Fran Hawthorne and I have worked together off-and-on for many years in the business media. Along with being a successful freelancer, whose work has appeared in The New York Times, Newsday and Crain’s New York, she is also the author of five books, the latest of which is Ethical Chic, excerpted here. The others are Inside the FDA, Pension Dumping, The Overloaded Liberal, and The Merck Druggernaut.
I asked her how she juggles thriving freelance and book writing careers.
How do you carve out the time in a busy freelancing schedule for the books?
With my first book, I decided, I’m just going to devote myself solely to the book … for six months. There’s no other way I can do this. I was in book hibernation. That was great. It does not hurt your status at all with assigning editors.
I mostly did [what I said]. I did get tempted. I still was subscribing to email news feeds. I’d see something that would make a good story. I did on a couple of occasions break my vow. (You can’t resist The New York Times, for instance.)
The idea was to get the bulk of the reporting [for the book] done. It’s where you were least in control of your time. Once that was mostly done, then I felt I could start reporting other things while writing.
The hard part, interestingly, was going back to freelancing articles: For my first freelance article after I finished the book, I approached the research like it was a book. I was still in book mode. I didn’t know how to ratchet back.
How did you make time to do the proposals?
For the first book I was working full-time at Crain’s New York Business. A lot of that [proposal] you could do evenings. You can build on your own reporting that you’ve done for other publications. The proposal will never ever be published.
Ideally, I would have much preferred to take a book leave or work part-time. The publication’s policy was that it did not grant book leave. My editor told me “Your job is too important.” So I had to make the decision to go.
What gave you the confidence to make that decision?
It wasn’t confidence so much as desire. I had been in the grind of daily 9-to-5 jobs for years. [I] knew every September was the real estate section. I just can’t go through life doing the September real estate section every year. I could not turn down this chance.
I did have some savings. I had a few other things. I had already been asked by a friend at The New York Times to freelance. I knew I would have an outlet to freelance at Crain’s. I had three outlets lined up for freelancing.
[For others considering writing a book], I would say try to line up a freelancing arrangement with your current employer.
Practically speaking, how did you manage the income flow?
I’ve always been very frugal. I don’t buy clothing. As soon as my six months were up, I went and tried to line up freelance work.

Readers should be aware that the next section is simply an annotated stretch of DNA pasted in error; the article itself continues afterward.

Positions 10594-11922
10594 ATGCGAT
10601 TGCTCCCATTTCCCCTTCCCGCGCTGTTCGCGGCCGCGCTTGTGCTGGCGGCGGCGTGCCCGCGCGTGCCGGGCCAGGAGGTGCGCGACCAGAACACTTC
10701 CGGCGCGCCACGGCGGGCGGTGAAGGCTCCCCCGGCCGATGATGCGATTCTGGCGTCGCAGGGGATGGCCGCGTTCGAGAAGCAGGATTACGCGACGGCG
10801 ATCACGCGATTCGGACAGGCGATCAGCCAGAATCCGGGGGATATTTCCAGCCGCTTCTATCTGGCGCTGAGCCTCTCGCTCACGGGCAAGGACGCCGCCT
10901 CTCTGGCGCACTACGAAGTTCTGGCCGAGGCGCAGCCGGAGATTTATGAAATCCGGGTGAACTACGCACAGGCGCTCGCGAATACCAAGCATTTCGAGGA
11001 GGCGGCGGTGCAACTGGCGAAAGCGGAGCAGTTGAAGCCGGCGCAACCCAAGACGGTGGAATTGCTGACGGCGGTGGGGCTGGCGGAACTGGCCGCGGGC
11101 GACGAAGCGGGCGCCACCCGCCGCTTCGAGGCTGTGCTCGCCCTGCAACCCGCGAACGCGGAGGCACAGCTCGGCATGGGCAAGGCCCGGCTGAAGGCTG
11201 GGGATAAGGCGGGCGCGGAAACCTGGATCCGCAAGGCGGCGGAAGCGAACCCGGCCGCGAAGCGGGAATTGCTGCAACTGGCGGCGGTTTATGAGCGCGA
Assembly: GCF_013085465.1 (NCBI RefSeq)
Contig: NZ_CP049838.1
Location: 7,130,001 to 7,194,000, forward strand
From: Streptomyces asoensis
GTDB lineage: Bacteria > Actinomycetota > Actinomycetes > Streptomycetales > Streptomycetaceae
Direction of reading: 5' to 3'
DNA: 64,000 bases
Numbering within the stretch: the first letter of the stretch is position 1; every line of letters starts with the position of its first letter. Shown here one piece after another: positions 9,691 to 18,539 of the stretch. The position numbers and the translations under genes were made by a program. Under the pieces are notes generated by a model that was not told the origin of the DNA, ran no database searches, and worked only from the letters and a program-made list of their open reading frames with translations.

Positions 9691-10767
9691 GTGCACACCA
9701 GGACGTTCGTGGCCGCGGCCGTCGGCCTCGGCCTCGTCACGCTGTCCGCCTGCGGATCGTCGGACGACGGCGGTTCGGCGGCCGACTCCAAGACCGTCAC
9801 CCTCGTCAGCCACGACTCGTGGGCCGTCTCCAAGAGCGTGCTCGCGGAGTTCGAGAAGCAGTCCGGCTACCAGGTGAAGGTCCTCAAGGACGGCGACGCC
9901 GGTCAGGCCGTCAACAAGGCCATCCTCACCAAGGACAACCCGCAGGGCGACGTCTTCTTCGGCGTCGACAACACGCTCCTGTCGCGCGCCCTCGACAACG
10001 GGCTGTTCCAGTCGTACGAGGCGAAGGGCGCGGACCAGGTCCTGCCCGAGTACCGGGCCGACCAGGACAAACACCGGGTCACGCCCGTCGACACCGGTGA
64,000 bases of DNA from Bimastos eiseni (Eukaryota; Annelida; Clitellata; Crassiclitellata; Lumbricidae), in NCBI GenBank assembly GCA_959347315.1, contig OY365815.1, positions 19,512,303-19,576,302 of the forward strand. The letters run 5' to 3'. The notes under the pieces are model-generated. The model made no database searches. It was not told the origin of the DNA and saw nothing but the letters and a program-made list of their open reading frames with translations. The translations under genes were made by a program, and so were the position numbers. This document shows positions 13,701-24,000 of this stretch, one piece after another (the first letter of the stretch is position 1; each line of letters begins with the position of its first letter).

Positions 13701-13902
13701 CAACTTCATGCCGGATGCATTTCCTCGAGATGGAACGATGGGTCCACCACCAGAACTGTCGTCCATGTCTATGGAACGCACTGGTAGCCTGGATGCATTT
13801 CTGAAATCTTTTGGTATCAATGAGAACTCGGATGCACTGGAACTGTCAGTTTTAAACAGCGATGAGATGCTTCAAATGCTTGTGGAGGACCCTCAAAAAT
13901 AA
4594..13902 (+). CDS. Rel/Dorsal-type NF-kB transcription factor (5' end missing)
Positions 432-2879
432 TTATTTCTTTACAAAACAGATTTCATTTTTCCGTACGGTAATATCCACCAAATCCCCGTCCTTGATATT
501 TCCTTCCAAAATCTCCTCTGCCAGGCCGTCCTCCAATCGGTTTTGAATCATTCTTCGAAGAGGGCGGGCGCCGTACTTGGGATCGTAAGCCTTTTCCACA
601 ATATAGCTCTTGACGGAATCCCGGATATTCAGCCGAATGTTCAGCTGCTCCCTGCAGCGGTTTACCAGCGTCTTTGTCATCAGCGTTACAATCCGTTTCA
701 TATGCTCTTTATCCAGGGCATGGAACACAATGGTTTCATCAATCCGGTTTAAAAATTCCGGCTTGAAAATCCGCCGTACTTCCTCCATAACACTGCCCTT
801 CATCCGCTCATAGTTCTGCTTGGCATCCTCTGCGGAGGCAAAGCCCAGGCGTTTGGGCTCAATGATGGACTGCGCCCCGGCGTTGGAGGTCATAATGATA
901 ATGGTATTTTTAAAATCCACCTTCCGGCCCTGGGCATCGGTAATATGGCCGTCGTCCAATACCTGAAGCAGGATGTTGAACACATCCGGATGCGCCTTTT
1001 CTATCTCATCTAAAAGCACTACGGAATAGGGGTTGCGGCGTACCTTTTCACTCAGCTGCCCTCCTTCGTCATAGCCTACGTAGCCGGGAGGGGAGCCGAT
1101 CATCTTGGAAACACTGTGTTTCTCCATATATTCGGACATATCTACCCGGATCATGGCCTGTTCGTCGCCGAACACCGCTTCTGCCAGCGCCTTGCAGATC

For my three books after the first one, I took a different stance. I have really been combining freelance and book, so there is no hard stop.
When you’re working on a book, do you set aside hours during the day?
I do always know in my heart that the book is the most important thing I’m doing. Maybe I sound unrealistic to somebody who hasn’t done it. But we all juggle.
If you’re a freelancer already, you have the skill to do this juggling.
You can think about it that way, too.
How did you find your agent?
I’ve had two agents. I found the first one the good old-fashioned way by going through, I think it was, Jeff Herman’s Guide to Literary Agents. You’ve probably all heard this advice. I looked at the books in the field, looked at the acknowledgements and made a list of names. A few people were interested and I met and talked with them.
What percentage of the income comes from your books versus your freelancing?
Maybe 2/3rds of my income is freelance. Of course the advance is spread over a couple of years. But the books lead directly to other income.
Your advance is spread over a couple years. For instance, with Inside the FDA: The editor from Self magazine [who had been searching the internet] called me up and asked me to write an article about diet drugs.
Why do you write the books?
The thrill, the challenge. To me at least, there is nothing, no freelance article that can compare to having a book in the Library of Congress, and an ISBN number. All the magazine newsprint in the world doesn’t compare to that. It’s just such a different kind of writing and reporting.
Anything else you think people should know about if they are pondering making this jump?
The amount of work that goes in also cannot compare: Literally, several hundred interviews, sources to collect, organizing this mass of notes you’ve taken, writing 75,000 words or however long your book is. It’s not simply multiplying. They all have to combine and cohere into one manuscript. It’s incredible, exhausting work.